Ashton is comforted by his dog following surgery to repair injuries sustained in a boating accident.It was a perfect, sunny Memorial Day weekend on a private lake near New Florence, Missouri, when Ashton Yates, 11, had his world turned upside down. Ashton was enjoying a pontoon boat ride with his uncle, brothers and parents when he fell from the front of the boat and was run over. The boat propeller caused horrific injury.

“It all happened so quickly,” says Blair Bishop, Ashton’s mother. “When Ashton popped up, he was screaming and making a sound you never want to hear from your child. We got him into the boat but we didn’t know what limb was injured, and what was attached and what wasn’t. He was hurt everywhere. I felt pure terror.”

As the family sped toward the dock on the private lake, people came rushing to help, including two nurses who cared for Ashton until the ambulance arrived. Paramedics quickly determined Ashton needed to be airlifted from the remote area to St. Louis Children’s Hospital. 

Ashton’s father rode along in the helicopter while a kind stranger drove Blair by car for the hour-and-a-half ride to the hospital. 

Soon after the trauma team at St. Louis Children’s stabilized Asthon, he had his first of eight surgeries over 17 days. His injuries were numerous. His left finger and wrist were broken, along with the bones in his lower right leg. The muscles and tendons in his legs had been sliced by the boat propeller. But his most critical injury was a severed nerve below the knee in his right leg. The nerve is responsible for foot and ankle movement and sensation. 

“Once he was stable at the hospital, there was still so much uncertainty because his infection risk was high and we didn’t know if he would lose his legs,” Blair says. “Early on, Ashton asked the heart-wrenching question if he would ever play baseball or walk again. That was the only time he really acted sad or scared. He was a fighter.”

Mark Miller, MD, a Washington University orthopedic surgeon at St. Louis Children’s, performed Ashton’s initial surgeries to address the broken bones and some of the other injuries.

Fixing the severed nerve was the next big hurdle. Christopher Dy, MD, a Washington University orthopedic nerve surgeon at St. Louis Children’s Hospital, considered the surgical options carefully and consulted with colleagues to determine the best approach.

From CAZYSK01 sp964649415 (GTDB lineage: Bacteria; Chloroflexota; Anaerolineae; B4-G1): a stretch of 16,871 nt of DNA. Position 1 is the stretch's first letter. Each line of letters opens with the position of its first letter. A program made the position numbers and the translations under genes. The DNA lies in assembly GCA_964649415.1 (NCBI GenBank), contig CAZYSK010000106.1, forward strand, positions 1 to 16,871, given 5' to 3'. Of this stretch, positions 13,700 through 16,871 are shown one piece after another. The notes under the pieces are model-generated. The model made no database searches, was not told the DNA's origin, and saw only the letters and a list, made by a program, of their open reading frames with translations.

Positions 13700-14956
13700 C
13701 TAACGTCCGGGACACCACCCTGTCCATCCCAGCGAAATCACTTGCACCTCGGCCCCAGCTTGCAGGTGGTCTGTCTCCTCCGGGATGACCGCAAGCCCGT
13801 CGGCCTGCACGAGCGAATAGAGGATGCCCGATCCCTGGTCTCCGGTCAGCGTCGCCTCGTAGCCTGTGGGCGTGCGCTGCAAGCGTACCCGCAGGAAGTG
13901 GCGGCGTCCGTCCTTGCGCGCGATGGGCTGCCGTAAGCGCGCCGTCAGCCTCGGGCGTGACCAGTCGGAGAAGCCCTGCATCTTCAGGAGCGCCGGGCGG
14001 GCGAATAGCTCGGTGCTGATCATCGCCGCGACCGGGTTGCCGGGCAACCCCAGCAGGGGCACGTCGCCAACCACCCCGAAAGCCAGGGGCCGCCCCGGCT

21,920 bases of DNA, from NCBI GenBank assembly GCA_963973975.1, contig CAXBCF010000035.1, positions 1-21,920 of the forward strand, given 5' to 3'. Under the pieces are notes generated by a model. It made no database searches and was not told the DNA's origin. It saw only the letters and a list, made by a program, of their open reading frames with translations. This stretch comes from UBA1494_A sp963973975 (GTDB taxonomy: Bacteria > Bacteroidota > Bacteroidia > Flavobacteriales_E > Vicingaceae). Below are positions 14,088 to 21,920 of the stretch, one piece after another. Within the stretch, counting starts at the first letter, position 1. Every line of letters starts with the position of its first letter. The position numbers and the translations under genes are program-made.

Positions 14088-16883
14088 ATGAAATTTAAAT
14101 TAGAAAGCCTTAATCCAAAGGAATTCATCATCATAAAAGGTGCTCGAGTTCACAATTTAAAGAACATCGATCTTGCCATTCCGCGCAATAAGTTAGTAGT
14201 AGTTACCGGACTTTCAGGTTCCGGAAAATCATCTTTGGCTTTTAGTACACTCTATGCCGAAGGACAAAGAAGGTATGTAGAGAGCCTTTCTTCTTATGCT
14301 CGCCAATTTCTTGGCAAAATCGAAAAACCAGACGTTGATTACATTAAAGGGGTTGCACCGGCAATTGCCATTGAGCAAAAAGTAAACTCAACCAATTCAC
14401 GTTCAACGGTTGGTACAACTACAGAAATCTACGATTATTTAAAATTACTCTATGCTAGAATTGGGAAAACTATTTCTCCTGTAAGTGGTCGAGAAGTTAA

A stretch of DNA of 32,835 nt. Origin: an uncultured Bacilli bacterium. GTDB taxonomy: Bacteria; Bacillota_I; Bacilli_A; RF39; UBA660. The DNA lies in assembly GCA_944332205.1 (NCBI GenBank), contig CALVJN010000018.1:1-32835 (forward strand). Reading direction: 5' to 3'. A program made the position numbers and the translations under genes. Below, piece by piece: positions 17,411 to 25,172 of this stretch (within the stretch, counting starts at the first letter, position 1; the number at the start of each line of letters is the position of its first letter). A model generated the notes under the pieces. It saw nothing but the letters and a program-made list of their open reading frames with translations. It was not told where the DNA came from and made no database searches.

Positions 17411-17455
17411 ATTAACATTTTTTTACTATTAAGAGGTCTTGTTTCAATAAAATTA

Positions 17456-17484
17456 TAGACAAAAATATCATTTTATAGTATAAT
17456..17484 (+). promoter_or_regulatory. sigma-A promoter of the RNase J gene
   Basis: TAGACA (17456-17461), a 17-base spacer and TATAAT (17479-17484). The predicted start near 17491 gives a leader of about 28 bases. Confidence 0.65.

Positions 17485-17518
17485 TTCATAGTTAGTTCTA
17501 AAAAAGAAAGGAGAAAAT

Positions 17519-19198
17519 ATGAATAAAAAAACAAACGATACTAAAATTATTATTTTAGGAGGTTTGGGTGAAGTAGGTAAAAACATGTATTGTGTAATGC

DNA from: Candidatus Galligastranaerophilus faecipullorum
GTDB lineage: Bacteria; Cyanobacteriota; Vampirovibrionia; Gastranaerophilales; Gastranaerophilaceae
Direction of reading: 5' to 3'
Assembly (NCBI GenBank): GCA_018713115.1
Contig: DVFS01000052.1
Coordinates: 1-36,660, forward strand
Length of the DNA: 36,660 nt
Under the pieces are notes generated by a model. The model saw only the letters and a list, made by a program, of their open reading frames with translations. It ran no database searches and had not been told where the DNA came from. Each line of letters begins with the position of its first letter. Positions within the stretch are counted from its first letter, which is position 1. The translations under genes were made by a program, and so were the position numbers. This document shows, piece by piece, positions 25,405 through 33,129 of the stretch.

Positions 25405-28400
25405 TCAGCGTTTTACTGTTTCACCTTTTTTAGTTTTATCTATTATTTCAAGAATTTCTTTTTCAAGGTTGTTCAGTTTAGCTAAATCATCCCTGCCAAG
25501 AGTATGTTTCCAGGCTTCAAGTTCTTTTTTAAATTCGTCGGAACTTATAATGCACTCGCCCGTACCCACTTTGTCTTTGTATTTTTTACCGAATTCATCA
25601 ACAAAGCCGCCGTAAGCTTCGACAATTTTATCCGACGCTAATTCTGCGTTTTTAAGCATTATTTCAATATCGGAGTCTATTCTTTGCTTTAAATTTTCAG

To treat Ashton’s peroneal nerve segmental injury, Dr. Dy performed nerve autograft and allograft surgery to restore dorsiflexion, eversion and sensation. 

 “Dr. Dy told us it could take six months to a year before we even see anything flicker as the nerve regenerates,” Blair says. “Because success rates for nerve regeneration are higher in kids, age was on Ashton’s side. We just put Ashton in Dr. Dy’s hands. But the ‘wait to see’ was so hard.” 

After 17 days, Ashton finally went home in a wheelchair in June 2017. “When we left the hospital, we didn’t know if Ashton would ever walk again,” Blair says. 

Ashton in therapy
Early in recovery process

Once home, Ashton immediately began a rigorous physical therapy program at the St. Louis Children’s Specialty Care Center. 

Ashton started seventh grade just two months after his accident and by the end of August he was making the transition from his wheelchair to a walker. “Ashton had a lot of pain but his attitude was always happy and positive,” Blair says. “He was determined and had so many doctors, nurses and others pulling for him.”

In June 2018, one year after the boating accident, Ashton saw Dr. Dy again. “Dr. Dy was blown away by Ashton’s progress,” Blair says. “Ashton had made amazing strides from even three months prior when Dr. Dy saw that the nerves had grown quickly. Since June, Ashton has made even more progress. He walks on his own and you can barely see his foot drop because he picks it up so well. He is running, riding his bike, and will probably play baseball next year. He has even grown 3 or 4 inches in height since last year.”

Ashton in June 2018
Ashton one year after accident


“Ashton’s case was challenging because the two main nerves were cut in several places, which means a longer distance that the nerves need to regenerate,” Dr. Dy says. “He has a remarkable outcome from an injury that would be debilitating for many others. He is a magnetic, driven kid with a fantastic family, which has certainly helped him make such an amazing recovery.”

To celebrate Ashton’s recovery, Blair says she is planning a family vacation to the beach next summer. But first, she is fulfilling a promise made to Ashton during his darkest time. “He asked us if he could go to the Boston Marathon when he got better and we promised him he could. Now he is taking us up on that so we will be going to Boston next year, too!” 

Blair continues: “I never thought we would be where we are today. We’re very thankful. Ashton has been through so much and is an extraordinary kid. I’m so proud to be his mom.”